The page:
Dr Cordelia Roberts is a Post-doctoral Research Assistant in Marine Microbial Ecology and Biogeochemistry, and previously completed an MRes and PhD at the Marine Biological Association (MBA).
As a researcher Cordelia is interested in looking at dead, dying and faecal material in the ocean (similar to leaf litter on land) which form sinking and suspended particles. These particles are a habitat and food source for microscopic organisms, and the interactions that take between microbes and their home/food play a crucial role in cycling carbon in the ocean.
Cordelia uses sea-going fieldwork combined with experiments, biogeochemical measurements, molecular and computational biology to understand the diversity of microbes including bacteria, archaea, and microbial eukaryotes (unicellular organisms and fungi), found on particles from the coastal environment to the polar ocean and uncover what factors drive the diversity of particles and microbes we find in the ocean.
Cordelia also provides support to Masters and PhD students working with microbiome data including sponge and diatom (microalgae) associated bacteria and sediment-dwelling fungi. In Cordelia’s current research group, she also provides support in processing biogeochemical data – looking at how biology, chemistry and geology contribute to shaping the composition of the nutrients available to organisms in the marine environment.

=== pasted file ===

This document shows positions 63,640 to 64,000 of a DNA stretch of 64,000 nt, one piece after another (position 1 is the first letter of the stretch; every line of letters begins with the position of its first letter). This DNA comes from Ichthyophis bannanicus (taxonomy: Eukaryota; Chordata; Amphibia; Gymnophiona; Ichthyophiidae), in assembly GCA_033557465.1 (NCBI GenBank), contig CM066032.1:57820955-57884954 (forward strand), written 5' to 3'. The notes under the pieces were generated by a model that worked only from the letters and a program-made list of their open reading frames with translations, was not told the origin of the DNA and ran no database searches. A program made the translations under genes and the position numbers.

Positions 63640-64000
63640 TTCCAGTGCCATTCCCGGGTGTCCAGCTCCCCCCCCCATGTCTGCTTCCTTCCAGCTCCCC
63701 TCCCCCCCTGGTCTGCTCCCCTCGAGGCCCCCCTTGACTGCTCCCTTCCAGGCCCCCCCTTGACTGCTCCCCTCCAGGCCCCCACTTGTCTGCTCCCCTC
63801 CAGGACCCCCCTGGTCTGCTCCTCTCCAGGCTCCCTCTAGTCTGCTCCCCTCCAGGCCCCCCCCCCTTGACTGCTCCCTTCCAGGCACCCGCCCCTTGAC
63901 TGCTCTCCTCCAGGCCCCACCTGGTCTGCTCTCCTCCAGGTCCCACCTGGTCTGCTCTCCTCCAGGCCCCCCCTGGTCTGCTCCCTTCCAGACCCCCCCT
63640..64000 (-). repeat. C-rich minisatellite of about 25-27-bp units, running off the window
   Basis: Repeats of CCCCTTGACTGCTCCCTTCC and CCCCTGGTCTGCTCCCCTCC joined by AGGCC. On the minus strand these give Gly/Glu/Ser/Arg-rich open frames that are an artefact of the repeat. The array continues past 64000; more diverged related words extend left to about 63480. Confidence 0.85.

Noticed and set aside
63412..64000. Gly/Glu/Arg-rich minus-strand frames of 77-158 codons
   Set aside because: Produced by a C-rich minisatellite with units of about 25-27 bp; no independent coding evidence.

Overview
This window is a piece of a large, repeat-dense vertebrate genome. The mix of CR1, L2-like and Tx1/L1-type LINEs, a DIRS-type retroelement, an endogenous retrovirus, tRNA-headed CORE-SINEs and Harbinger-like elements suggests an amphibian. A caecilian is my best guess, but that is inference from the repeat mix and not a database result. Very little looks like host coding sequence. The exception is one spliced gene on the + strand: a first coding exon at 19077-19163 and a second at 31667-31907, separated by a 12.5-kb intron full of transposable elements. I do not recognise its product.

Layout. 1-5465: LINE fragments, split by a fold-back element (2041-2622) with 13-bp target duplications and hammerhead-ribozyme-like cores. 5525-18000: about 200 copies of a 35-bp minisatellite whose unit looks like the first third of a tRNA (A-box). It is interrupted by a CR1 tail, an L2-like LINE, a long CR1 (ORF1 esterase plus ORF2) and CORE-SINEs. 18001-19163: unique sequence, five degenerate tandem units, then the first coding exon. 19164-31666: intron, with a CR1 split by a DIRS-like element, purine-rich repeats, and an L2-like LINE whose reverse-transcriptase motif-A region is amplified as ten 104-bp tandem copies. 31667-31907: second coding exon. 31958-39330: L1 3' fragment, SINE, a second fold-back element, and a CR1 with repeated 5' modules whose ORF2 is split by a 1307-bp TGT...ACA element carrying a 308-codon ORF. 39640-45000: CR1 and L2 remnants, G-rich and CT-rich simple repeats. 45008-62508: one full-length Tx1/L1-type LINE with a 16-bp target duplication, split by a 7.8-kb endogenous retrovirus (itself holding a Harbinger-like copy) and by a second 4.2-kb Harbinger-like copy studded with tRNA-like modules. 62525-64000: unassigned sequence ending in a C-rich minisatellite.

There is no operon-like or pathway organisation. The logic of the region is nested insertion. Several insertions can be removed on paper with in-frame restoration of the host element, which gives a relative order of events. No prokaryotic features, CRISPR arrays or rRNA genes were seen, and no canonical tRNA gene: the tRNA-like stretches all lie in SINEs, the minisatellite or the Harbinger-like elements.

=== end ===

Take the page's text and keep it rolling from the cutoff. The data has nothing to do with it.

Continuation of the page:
Why study microscopic particles?
There is a wide variety of particles which exist in the ocean, but much of the research on particles doesn’t select for the different types of particles we find, and groups them all together when sampling into one big brown mulsh of organic material. This means when we ask the questions like ‘which microbes are there?’ and ‘what are they doing?’ , we’re likely missing a lot of what is really going on underwater since we don’t necessarily know which microbes live on- and degrade which particles and how they might impact carbon cycling in different ways.
My research looks at the variety of microscopic particles and their understudied associated fungal communities found in Plymouth Sound and further afield at the long-term monitoring site ‘Station L4’.
I have also been looking at how and why the particles and the fungi who find their home on particles change from season to season. This work will hopefully lead the way in understanding fungal-particle interactions and their role in cycling carbon in the coastal ocean, encourage the research community to consider the variability we find under the waves and initiate conversations on how we can include this within models which describe the ocean’s role in carbon cycling now and predict its role in the future.
What is aquatic fungi and why it is important?
Fungi found in water are an especially understudied component of the microbial eukaryotes living in aquatic ecosystems. A type of zoosporic fungi, Chytrids, can be both parasitic and saprotrophic, meaning they can live of living and dead organic material and play an important role in cycling carbon. Since aquatic bacteria also play a similar role there is likely an interaction between the two but at the time this had not been well characterised.